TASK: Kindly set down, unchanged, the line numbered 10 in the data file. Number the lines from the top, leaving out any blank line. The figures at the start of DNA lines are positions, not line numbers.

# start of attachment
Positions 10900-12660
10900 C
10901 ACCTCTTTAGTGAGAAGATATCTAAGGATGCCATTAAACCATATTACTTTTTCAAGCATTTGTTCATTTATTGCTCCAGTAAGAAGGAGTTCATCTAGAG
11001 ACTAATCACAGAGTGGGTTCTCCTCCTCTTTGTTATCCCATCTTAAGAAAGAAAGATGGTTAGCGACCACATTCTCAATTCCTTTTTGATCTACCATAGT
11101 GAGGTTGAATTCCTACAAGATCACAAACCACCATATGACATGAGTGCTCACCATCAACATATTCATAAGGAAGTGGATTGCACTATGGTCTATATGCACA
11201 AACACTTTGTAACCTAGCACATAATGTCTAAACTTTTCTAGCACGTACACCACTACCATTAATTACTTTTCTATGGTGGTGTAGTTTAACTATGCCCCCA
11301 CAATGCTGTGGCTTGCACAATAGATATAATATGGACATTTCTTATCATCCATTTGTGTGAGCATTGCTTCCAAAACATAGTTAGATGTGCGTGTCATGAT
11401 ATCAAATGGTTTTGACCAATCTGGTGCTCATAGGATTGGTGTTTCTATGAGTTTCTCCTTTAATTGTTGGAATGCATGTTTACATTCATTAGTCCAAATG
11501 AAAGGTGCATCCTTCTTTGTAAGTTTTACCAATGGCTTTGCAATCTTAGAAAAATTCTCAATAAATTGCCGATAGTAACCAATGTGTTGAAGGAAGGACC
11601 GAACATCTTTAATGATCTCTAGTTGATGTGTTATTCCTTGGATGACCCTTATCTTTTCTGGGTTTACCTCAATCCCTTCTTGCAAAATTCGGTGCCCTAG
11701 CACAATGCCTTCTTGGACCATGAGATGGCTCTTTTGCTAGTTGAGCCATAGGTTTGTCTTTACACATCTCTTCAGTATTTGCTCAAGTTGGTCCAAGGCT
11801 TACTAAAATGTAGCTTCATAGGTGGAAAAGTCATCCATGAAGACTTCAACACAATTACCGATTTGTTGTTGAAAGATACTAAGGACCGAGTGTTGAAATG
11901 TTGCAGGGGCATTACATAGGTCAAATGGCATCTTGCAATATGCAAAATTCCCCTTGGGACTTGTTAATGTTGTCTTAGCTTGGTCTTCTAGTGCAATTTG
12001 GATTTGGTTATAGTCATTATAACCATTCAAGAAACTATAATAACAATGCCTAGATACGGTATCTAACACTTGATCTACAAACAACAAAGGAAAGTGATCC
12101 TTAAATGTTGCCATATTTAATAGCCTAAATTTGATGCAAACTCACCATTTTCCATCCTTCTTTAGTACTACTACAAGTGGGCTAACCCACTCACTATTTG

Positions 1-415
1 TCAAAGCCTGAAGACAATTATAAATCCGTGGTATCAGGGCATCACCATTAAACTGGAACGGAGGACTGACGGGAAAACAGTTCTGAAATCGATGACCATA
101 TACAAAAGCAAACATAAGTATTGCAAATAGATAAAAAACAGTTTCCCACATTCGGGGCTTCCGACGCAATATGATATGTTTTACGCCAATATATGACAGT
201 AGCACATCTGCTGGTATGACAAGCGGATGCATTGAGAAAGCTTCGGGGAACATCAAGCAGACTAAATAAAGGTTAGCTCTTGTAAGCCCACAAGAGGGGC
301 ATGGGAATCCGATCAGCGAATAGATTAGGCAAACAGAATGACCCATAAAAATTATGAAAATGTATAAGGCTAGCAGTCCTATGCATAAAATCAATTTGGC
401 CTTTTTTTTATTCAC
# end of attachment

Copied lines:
11601 GAACATCTTTAATGATCTCTAGTTGATGTGTTATTCCTTGGATGACCCTTATCTTTTCTGGGTTTACCTCAATCCCTTCTTGCAAAATTCGGTGCCCTAG